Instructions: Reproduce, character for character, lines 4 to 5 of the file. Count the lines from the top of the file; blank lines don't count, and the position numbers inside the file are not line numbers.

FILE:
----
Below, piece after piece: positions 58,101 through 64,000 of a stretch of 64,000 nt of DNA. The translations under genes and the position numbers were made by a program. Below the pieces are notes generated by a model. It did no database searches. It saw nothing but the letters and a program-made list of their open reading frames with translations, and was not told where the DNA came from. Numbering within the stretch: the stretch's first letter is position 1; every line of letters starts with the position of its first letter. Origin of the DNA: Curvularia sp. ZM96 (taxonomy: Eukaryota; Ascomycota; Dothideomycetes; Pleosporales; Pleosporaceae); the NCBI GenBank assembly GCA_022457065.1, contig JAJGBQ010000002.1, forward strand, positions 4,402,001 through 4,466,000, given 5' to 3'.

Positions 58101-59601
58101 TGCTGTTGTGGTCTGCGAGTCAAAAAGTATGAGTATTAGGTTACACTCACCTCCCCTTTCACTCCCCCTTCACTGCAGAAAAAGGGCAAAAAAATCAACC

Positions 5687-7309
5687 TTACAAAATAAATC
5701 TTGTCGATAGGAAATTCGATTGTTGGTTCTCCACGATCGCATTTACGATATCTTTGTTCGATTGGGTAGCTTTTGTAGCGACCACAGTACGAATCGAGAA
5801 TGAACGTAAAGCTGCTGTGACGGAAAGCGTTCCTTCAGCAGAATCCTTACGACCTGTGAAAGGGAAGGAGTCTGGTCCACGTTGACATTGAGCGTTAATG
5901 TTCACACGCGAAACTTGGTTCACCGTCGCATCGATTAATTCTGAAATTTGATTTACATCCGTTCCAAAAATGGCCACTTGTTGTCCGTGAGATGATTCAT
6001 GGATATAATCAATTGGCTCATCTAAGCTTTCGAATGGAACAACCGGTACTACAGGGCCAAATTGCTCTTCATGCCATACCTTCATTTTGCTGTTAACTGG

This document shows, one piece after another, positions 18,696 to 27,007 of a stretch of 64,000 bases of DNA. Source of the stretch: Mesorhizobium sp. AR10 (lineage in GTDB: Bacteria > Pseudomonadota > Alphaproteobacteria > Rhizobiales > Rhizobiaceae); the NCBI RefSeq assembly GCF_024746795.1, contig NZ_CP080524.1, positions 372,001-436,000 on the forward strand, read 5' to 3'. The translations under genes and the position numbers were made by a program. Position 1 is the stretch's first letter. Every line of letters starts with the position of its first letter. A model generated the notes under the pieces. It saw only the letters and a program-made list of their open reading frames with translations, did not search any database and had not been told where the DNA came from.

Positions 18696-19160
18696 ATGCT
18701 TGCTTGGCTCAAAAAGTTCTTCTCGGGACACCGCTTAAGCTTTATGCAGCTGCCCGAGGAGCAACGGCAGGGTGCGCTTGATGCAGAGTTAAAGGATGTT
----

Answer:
Positions 5687-7309
5687 TTACAAAATAAATC